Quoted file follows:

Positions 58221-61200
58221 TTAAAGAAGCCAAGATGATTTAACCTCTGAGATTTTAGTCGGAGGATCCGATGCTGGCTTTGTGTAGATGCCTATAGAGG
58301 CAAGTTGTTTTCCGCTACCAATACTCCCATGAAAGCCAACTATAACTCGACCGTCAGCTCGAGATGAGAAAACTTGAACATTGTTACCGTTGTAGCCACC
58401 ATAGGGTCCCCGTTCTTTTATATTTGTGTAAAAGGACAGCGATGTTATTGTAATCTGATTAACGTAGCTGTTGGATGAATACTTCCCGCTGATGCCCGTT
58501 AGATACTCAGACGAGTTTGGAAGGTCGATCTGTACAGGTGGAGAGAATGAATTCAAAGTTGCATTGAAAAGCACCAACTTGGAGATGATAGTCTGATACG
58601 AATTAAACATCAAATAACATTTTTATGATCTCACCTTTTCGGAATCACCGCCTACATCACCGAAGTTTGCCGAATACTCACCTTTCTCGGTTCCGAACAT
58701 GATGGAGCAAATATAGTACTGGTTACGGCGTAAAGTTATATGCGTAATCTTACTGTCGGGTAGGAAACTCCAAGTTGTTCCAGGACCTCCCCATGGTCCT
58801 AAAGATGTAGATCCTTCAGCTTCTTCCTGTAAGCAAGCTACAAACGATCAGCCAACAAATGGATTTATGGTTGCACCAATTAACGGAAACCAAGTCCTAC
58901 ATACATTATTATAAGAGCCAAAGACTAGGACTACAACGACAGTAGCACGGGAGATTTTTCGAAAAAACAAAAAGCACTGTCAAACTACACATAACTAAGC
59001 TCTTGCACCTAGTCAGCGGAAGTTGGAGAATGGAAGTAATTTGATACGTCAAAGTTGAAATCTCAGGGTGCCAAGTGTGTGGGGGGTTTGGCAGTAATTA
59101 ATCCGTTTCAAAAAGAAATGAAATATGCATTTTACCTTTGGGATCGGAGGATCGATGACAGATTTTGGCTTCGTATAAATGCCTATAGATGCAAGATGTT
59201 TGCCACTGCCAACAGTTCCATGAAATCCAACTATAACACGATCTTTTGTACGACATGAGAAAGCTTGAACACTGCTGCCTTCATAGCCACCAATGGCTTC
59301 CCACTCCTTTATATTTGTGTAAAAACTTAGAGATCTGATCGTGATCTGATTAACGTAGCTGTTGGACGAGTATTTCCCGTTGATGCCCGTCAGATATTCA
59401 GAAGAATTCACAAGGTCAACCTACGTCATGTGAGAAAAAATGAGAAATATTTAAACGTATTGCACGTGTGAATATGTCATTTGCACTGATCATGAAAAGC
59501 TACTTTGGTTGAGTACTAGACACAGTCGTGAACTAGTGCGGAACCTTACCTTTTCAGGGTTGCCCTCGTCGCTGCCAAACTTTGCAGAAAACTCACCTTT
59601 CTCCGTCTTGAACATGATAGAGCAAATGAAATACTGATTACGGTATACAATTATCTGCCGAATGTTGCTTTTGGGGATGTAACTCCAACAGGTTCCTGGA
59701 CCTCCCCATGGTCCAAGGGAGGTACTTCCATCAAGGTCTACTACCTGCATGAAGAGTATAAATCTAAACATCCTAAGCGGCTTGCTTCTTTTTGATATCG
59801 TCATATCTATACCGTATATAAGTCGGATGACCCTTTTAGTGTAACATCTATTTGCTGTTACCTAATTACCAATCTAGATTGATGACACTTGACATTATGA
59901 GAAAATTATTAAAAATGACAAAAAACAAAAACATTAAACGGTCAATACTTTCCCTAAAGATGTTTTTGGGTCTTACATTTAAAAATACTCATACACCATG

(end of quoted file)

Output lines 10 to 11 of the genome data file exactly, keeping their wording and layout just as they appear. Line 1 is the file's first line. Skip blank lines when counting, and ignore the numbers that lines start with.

59001 TCTTGCACCTAGTCAGCGGAAGTTGGAGAATGGAAGTAATTTGATACGTCAAAGTTGAAATCTCAGGGTGCCAAGTGTGTGGGGGGTTTGGCAGTAATTA
59101 ATCCGTTTCAAAAAGAAATGAAATATGCATTTTACCTTTGGGATCGGAGGATCGATGACAGATTTTGGCTTCGTATAAATGCCTATAGATGCAAGATGTT